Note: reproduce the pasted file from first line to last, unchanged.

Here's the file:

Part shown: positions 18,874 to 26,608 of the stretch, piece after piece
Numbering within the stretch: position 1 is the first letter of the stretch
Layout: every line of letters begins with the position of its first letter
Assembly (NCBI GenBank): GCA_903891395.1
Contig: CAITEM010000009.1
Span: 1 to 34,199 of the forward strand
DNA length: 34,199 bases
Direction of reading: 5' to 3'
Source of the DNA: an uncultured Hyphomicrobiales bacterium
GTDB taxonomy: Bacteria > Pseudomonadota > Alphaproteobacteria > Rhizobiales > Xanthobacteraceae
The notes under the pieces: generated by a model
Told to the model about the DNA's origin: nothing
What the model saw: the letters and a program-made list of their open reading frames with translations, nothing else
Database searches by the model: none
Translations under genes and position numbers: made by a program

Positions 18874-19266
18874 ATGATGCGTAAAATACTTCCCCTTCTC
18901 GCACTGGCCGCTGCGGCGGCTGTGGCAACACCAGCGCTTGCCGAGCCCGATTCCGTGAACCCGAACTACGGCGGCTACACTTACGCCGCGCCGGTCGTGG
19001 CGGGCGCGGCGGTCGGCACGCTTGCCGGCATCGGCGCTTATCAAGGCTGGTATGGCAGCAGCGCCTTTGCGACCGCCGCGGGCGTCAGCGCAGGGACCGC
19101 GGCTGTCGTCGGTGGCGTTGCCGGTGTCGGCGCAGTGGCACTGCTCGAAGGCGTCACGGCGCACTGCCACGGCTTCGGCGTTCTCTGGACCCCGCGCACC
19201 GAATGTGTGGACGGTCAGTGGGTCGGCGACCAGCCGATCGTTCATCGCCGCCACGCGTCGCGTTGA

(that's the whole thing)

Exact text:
Part shown: positions 18,874 to 26,608 of the stretch, piece after piece
Numbering within the stretch: position 1 is the first letter of the stretch
Layout: every line of letters begins with the position of its first letter
Assembly (NCBI GenBank): GCA_903891395.1
Contig: CAITEM010000009.1
Span: 1 to 34,199 of the forward strand
DNA length: 34,199 bases
Direction of reading: 5' to 3'
Source of the DNA: an uncultured Hyphomicrobiales bacterium
GTDB taxonomy: Bacteria > Pseudomonadota > Alphaproteobacteria > Rhizobiales > Xanthobacteraceae
The notes under the pieces: generated by a model
Told to the model about the DNA's origin: nothing
What the model saw: the letters and a program-made list of their open reading frames with translations, nothing else
Database searches by the model: none
Translations under genes and position numbers: made by a program

Positions 18874-19266
18874 ATGATGCGTAAAATACTTCCCCTTCTC
18901 GCACTGGCCGCTGCGGCGGCTGTGGCAACACCAGCGCTTGCCGAGCCCGATTCCGTGAACCCGAACTACGGCGGCTACACTTACGCCGCGCCGGTCGTGG
19001 CGGGCGCGGCGGTCGGCACGCTTGCCGGCATCGGCGCTTATCAAGGCTGGTATGGCAGCAGCGCCTTTGCGACCGCCGCGGGCGTCAGCGCAGGGACCGC
19101 GGCTGTCGTCGGTGGCGTTGCCGGTGTCGGCGCAGTGGCACTGCTCGAAGGCGTCACGGCGCACTGCCACGGCTTCGGCGTTCTCTGGACCCCGCGCACC
19201 GAATGTGTGGACGGTCAGTGGGTCGGCGACCAGCCGATCGTTCATCGCCGCCACGCGTCGCGTTGA